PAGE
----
Margin of Safety (MOS) Margin of Safety – A required component of the TMDL that accounts for the uncertainty about the relationship between the pollutant and the quality of the receiving waterbody (CWA section 303(d)(1)(C)). The MOS is normally incorporated into the conservative assumptions used to develop TMDLs (generally within the calculations or models) and approved by EPA either individually or in state/EPA agreements.

Christie’s CV would stand the Clean Water Act framework and the “precautionary principle” on its head.

Even DEP Commisioner Martin’s Science Advisory Board (SAB) Chair correctly clearly distinguished the relationship between science and regulatory policy and highlighted the need for DEP to do its job and make a judgement call. According to the minutes of the SAB Water Quality Subcommittee:

[SAB Chair, Rutgers professor] Judith Weis pointed out that the scientific results of any given approach looking into nutrient impacts on biology would result in a continuum of responses and she felt it is the job of regulators such as DEP to pick a number out of the continuum and it could be difficult to justify that number scientifically.

Last, the Governor’s statements about “unrealistic” timeframes are pure nonsense.

I staffed former DEP Commissioner Campbell’s phosphorus science workgroup in 2002-2003. In about 9 months, that group derived biological stressor/response numeric thresholds required to enforce the narrative prong of the phosphorus SWQS to control eutrophication in freshwater. These science based thresholds were adopted in a legally enforceable Technical Manual. {The Technical Manual was adopted by DEP in March 2003}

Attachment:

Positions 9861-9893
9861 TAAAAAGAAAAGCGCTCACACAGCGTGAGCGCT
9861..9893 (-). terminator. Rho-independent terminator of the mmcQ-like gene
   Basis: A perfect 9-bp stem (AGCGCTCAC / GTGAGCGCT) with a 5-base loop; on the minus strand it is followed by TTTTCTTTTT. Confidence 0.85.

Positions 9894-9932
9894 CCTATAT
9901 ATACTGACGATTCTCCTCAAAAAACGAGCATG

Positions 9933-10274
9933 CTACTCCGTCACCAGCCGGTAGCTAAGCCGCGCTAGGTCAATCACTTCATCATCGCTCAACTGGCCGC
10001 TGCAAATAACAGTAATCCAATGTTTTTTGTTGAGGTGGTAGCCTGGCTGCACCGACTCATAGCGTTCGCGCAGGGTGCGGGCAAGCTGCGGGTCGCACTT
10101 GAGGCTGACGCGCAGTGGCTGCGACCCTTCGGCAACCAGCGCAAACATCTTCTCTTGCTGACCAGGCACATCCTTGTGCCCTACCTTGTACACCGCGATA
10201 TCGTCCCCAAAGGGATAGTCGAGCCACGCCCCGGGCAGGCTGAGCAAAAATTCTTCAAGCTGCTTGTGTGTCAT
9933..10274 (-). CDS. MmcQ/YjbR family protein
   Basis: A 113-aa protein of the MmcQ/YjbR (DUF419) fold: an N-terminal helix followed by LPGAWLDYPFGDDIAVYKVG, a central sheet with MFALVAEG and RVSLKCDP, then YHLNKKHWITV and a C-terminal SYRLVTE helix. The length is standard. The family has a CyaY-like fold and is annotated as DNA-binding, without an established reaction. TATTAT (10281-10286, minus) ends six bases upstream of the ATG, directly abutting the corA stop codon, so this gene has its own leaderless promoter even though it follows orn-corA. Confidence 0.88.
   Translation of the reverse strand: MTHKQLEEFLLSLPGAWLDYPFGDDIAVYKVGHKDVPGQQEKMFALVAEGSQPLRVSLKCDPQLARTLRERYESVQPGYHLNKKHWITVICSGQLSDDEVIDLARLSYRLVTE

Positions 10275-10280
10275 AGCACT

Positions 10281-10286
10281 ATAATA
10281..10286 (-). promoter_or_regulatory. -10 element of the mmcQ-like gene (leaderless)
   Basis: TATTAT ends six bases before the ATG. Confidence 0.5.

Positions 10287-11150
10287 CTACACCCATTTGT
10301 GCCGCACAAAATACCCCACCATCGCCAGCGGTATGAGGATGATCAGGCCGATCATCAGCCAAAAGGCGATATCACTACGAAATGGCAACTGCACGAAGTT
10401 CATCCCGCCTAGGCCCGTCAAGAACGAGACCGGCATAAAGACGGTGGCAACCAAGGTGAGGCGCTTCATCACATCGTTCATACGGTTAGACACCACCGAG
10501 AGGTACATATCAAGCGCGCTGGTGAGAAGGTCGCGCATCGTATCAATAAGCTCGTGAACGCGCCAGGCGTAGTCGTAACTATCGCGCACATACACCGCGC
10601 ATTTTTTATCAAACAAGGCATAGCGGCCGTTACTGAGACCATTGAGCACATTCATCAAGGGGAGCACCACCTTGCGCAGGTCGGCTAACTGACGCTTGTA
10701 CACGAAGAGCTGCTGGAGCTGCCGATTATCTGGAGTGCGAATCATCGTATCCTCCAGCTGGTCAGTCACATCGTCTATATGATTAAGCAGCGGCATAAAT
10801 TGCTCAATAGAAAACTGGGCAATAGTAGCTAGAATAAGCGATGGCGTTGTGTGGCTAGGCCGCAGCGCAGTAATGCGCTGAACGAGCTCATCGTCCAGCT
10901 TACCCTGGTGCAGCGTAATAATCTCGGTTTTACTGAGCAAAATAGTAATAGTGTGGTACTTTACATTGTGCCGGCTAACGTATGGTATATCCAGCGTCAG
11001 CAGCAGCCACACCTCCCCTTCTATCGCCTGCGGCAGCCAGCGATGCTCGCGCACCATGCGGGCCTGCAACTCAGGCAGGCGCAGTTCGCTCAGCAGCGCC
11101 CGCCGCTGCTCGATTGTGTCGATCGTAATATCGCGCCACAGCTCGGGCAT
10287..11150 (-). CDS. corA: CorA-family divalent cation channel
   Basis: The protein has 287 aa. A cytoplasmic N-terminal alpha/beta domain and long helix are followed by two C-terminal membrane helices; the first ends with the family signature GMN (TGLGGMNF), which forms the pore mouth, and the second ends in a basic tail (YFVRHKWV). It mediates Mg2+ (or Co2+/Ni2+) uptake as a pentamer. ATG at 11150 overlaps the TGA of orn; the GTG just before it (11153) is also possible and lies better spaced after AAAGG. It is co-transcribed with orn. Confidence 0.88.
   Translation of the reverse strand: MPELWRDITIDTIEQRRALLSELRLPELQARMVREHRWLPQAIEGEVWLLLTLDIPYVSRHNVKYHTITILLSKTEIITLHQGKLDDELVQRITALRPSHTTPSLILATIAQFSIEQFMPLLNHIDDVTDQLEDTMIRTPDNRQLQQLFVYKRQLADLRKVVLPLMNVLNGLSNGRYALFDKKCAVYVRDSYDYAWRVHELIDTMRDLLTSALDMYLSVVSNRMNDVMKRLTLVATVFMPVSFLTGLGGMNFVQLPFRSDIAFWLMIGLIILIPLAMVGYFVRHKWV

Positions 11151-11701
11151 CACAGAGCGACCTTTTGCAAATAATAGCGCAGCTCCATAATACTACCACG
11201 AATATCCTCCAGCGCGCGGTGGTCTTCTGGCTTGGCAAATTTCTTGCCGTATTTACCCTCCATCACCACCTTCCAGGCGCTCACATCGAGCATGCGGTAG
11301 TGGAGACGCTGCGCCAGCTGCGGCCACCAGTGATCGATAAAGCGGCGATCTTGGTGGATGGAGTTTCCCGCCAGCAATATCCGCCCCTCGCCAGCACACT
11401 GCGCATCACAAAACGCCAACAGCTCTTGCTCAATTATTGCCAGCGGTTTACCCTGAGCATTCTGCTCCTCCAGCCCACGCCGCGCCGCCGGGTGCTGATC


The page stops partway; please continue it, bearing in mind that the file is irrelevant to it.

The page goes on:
DEP could follow the same process for developing enforceable biological thresholds for nitrogen in estuarine waters. We have been asking DEP to do so for several years now.

Additionally, EPA conducted a TMDL on the Chesapeake Bay in LESS time that the 3 year period provided in the original legislation vetoed by the Governor as “unrealistic”. The Chesapeake is a far larger and more complex system than Barnegat Bay. {President Obama issued an Executive Order on May 12, 2009 –  EPA issued the final TMDL about a year later.}

II)  TMDL Was Mandated by the Clean Water Act Since 2002

Under the Clean Water Act, a TMDL is mandatory once a waterbody is determined to be “impaired” (i.e. does not meet water quality standards set to protect the Act’s fishable and swimmable goals). Once a waterway is “impaired”, both EPA and DEP have a “mandatory duty” to enforce the TMDL requirements of the Act (that’s legalese for “they have to do it”).

EPA funds and oversees NJ DEP’s implementation of the Clean Water Act.

Because DEP and EPA were not implementing TMDL requirements, in the 1990’s, environmental groups began filing TMDL lawsuits across the country, including in NJ.

The threat of lawsuits forced EPA to crack down on NJ’s lagging TMDL performance. In early 2002, EPA Region II threatened to withold federal funds to NJ for failure to meet TMDL obligations.

EPA’s vulnerability to a TMDL lawsuit led EPA to convince NJ DEP – using the leverage of federal sanctions – to enter into a September 2002 EPA/NJ DEP TMDL Memorandum of Agreement (MOA). 

The MOA provided a list of waterbodies for which DEP was legally obligated to conduct a TMDL.

Barnegat Bay was listed as “impaired” on the EPA approved 2002 “303(d) list and included in the 2002 EPA/DEP MOA as a “high priroity” for a TMDL.

How did we go from “high priority” for a TMDL in 2002, to “maybe we will consider if we need a TMDL” by 2017?